Roger Willis Daley, UCAR Distinguished Scientific Visitor at the Naval Research Lab in Monterey, died at his home in Carmel Valley, California, August 29, 2001. Daley was born in Purley, England on January 25, 1943. He moved with his parents at an early age to West Vancouver, British Columbia, Canada. He studied at the University of British Columbia graduating with a B. S. in mathematics and physics in 1964. He completed a M. S. in Meteorology at McGill University in 1966 with a thesis on the topic of large-scale rainfall prediction. After two years as a professional weather forecaster in Goose Bay, Labrador and Montreal, Quebec, he began PhD studies at McGill, graduating in 1971. His PhD thesis was on the simulation of convection using the spectral method.
Daley spent two years of post-doctoral studies at the Institute for Theoretical Meteorology in Copenhagen before returning to Canada to a research scientist position with the Meteorological Service of Canada (MSC) in Montréal. From 1973 to 1977, he carried out research and development on numerical weather prediction (NWP) systems that were implemented at the Canadian Meteorological Centre (CMC). He was the team leader for the world's first operational spectral forecast model, which was implemented in 1976. The spectral approach is now used in most operational global NWP centres and forms the dynamical basis for most climate models presently in use. He also was a co-developer of the variable resolution finite element model that was used for regional forecasting applications in Canada for many years.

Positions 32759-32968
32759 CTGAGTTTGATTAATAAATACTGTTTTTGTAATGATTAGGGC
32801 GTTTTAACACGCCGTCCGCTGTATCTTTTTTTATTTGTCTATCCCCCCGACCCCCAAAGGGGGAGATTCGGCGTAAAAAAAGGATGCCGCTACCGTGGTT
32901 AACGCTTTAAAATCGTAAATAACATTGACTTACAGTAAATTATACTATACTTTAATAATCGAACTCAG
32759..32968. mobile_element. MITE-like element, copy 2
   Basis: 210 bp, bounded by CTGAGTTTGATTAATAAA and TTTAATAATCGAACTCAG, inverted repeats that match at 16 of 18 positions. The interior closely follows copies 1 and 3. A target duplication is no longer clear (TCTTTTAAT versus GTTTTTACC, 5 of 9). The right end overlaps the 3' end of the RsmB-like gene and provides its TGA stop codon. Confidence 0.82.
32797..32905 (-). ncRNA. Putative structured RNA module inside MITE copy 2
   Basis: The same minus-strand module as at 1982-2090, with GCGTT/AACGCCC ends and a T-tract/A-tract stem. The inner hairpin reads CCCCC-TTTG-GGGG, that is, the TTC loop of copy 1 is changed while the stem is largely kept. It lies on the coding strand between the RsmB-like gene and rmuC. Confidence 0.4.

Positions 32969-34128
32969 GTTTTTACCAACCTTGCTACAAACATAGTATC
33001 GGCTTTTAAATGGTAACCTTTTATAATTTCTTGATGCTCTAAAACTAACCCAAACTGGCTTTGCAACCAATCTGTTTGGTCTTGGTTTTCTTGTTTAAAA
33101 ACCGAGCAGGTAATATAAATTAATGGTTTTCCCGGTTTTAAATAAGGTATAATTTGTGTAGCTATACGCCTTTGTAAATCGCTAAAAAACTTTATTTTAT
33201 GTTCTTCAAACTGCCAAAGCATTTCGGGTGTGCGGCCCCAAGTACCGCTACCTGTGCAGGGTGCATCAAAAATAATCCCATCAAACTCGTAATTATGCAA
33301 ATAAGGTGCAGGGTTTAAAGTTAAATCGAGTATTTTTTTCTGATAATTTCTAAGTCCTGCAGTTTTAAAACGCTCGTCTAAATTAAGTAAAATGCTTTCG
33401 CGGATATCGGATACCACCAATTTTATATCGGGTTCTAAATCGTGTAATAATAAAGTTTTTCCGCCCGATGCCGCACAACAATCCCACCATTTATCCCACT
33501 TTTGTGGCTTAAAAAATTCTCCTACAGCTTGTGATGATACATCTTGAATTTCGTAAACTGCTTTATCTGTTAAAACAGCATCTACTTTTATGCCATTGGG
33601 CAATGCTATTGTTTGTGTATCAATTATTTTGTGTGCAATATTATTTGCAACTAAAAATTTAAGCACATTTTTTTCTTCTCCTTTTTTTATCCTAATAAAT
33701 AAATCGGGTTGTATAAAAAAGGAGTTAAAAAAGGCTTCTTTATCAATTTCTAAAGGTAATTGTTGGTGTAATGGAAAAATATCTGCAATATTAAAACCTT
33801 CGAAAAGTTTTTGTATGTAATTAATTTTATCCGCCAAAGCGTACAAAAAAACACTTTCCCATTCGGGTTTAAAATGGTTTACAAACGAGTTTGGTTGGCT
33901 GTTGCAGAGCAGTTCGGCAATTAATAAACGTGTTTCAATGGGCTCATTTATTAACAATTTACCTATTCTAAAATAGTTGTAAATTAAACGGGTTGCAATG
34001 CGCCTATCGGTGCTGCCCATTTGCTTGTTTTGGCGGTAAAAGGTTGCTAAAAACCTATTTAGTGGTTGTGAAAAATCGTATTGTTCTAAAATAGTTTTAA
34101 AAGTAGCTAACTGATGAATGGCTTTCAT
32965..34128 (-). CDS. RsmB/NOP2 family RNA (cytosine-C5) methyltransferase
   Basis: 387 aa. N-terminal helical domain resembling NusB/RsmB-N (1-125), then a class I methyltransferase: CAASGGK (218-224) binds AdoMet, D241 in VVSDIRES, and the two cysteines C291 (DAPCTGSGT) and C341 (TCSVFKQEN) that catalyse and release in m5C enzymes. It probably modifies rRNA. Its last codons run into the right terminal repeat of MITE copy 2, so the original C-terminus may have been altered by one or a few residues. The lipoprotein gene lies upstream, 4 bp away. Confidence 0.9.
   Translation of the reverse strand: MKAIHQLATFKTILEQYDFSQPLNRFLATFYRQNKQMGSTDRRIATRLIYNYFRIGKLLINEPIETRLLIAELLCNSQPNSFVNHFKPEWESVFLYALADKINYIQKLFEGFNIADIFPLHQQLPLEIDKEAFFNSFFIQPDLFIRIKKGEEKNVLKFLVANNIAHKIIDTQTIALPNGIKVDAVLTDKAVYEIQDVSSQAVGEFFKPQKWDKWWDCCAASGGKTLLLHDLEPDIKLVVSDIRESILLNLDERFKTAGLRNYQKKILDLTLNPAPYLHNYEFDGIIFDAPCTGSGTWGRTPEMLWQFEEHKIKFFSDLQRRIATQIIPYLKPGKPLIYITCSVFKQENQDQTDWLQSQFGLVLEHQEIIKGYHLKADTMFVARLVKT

In 1977, Daley accepted a position at the National Center for Atmospheric Research (NCAR) in Boulder, Colorado where he carried out research on non-linear normal mode initialization and other outstanding problems in the dynamics of large-scale atmospheric flow particularly as they related to global NWP. He also became much more interested in the science of data assimilation. During this period, Daley was author or co-author on some 16 publications in the refereed literature and was honoured by receiving the NCAR outstanding publication award. Nevertheless, he did not neglect his interest in operational applications. He was involved in implementation of nonlinear normal mode initialization for baroclinic models at CMC in Canada and at Météo-France in Paris; and implemented an innovative error covariance formulation at the European Centre for Medium Range Weather Forecasts.
In 1985, Daley returned to Canada to take up the position of Chief Scientist in the Canadian Climate Centre. He was an integral part of the development of the research agenda for the Canadian Climate Program that was ultimately a major initiative of Canada's Green Plan. This program supported the development of a vigorous climate research capability in Canada that thrives to this day. His personal scientific work was consumed with the production of a book entitled "Atmospheric Data Assimilation", which was published in 1991. This book is now a classic. In writing the book, Daley encountered many vexing difficulties and inconsistencies with the approaches used in operational data assimilation. He proceeded to tackle and resolve these questions. These investigations led to an explosion of publications by Daley in the refereed literature during the period 1985 to 1995. By the time he left the MSC he was firmly established as a world leader in data assimilation through his comprehensive book, but also in terms of creative new developments in the theory and practice of data assimilation. Some scientists believe that Daley was largely responsible for elevating data assimilation to be a prestigious field of scientific enquiry.